White House press secretary Kayleigh McEnany gave a brief statement Thursday after a mob seized the Capitol and interrupted Congress certifying the next president of the United States.
McEnany said they are grieving the loss of life and for those injured.
"What we saw yesterday was a group of violent rioters undermining the legitimate First Amendment rights of the many thousands who came to peacefully have their voices heard," she said. "Those who violently besieged our Capitol are the opposite of everything this administration stands for."
She said people in the White House are working to ensure an orderly transition of power.
Four protesters died including one shot inside the building.
"Now it is time for America to unite," McEnany said.
The comments came after Facebook, Instagram and Twitter temporarily suspended President Donald Trump's social media accounts.
Trump has repeatedly harnessed the power of social media to spread falsehoods about election integrity and the results of the presidential race.
Trump and his allies encouraged protesters to turn out in force and support his false claim that the election had been stolen from him. He egged them on during a rally shortly before they marched to the Capitol and rioted. His personal attorney Rudy Giuliani, a former New York mayor known for his tough-on-crime stance, called for “trial by combat.”
On Wednesday, social media companies focused on a video Trump posted more than two hours after protesters entered the Capitol, interrupting lawmakers meeting in an extraordinary joint session to confirm the Electoral College results and President-elect Joe Biden’s victory. Republican lawmakers and previous administration officials had begged Trump to give a statement to his supporters to quell the violence.
While Trump told supporters that "you have to go home now,” he also repeated false claims about voter fraud affecting the election. He then added: “We can’t play into the hands of these people. We have to have peace. So go home. We love you. You’re very special.”
Despite plenty of warnings of a possible insurrection and ample resources and time to prepare, the Capitol Police planned only for a free speech demonstration.
But officials also were intent on avoiding any appearance that the federal government was deploying active duty or National Guard troops against Americans.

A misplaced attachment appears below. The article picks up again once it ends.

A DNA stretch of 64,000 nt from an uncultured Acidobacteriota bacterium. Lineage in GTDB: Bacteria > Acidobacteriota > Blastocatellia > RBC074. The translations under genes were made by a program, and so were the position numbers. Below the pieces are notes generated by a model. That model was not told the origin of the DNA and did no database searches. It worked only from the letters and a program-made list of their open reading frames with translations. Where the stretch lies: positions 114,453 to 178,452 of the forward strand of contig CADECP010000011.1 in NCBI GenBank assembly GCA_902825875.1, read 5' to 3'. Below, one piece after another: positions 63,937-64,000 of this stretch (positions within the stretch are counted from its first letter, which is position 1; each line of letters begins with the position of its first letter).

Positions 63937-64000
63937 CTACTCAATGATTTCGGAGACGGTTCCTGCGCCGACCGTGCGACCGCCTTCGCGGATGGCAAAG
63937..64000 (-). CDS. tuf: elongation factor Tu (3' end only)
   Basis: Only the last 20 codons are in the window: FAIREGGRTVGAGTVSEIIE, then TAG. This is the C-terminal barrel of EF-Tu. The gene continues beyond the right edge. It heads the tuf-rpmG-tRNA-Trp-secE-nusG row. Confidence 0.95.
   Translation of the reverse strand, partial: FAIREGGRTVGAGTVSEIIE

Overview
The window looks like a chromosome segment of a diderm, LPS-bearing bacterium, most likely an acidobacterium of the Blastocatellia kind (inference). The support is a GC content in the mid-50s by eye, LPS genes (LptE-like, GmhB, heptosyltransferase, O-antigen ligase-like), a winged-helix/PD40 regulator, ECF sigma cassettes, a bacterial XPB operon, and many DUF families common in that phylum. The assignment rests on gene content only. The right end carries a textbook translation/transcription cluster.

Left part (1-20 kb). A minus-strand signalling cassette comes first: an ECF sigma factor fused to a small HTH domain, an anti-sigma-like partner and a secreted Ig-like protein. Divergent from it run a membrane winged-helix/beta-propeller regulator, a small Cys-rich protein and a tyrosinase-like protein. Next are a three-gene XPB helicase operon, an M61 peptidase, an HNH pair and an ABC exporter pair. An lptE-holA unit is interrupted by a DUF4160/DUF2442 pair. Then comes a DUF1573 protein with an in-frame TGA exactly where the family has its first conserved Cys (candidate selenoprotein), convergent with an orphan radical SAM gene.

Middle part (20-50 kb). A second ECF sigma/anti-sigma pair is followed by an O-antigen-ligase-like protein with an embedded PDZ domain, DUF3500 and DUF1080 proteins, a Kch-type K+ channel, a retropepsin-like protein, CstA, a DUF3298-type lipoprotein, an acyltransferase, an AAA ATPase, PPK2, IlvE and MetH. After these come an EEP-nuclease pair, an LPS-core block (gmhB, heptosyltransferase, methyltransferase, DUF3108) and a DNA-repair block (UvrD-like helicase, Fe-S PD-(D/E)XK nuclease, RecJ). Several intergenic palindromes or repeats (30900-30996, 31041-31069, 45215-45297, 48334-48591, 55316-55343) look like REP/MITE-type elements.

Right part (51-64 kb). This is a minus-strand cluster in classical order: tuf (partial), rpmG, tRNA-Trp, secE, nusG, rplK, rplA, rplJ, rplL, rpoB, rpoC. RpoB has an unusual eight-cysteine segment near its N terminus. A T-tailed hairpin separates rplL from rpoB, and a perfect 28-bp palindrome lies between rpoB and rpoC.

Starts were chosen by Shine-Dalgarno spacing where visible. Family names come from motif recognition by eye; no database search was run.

The result is the U.S. Capitol was overrun Wednesday and officers in a law enforcement agency with a large operating budget and experience in high-security events protecting lawmakers were overwhelmed for the world to see.
The rioting and loss of control by has raised serious questions over security at the Capitol for future events. The actions of the day also raise troubling concerns about the treatment of mainly white Trump supporters who were allowed to roam through the building for hours, while Black and brown protesters who demonstrated last year over police brutality were faced more robust and aggressive policing.
“This was a failure of imagination, a failure of leadership,” said Houston Police Chief Art Acevedo, whose department responded to several large protests last year following the death of George Floyd. “The Capitol Police must do better and I don’t see how we can get around that.”
Army Secretary Ryan McCarthy said that as the rioting was underway, it became clear that the Capitol Police were overrun. There was no contingency planning done in advance for what forces could do in case of a problem at the Capitol. “They’ve got to ask us, the request has to come to us,” said McCarthy.
It took four hours to disperse the protesters from the Capitol complex. By then, they had roamed the halls of Congress, posed for photos inside hallowed chambers, broken through doors, destroyed property and taken photos of themselves doing it. Only 13 were arrested at the time, scores were arrested later.
In the aftermath, a 7-foot fence will go up around the Capitol grounds for at least 30 days. The Capitol Police will conduct a review of the carnage, as well as their planning and policies. Lawmakers plan to investigate how authorities handled the rioting.
McEnany said Trump’s administration found the siege of the Capitol to be “appalling, reprehensible and antithetical to the American way.”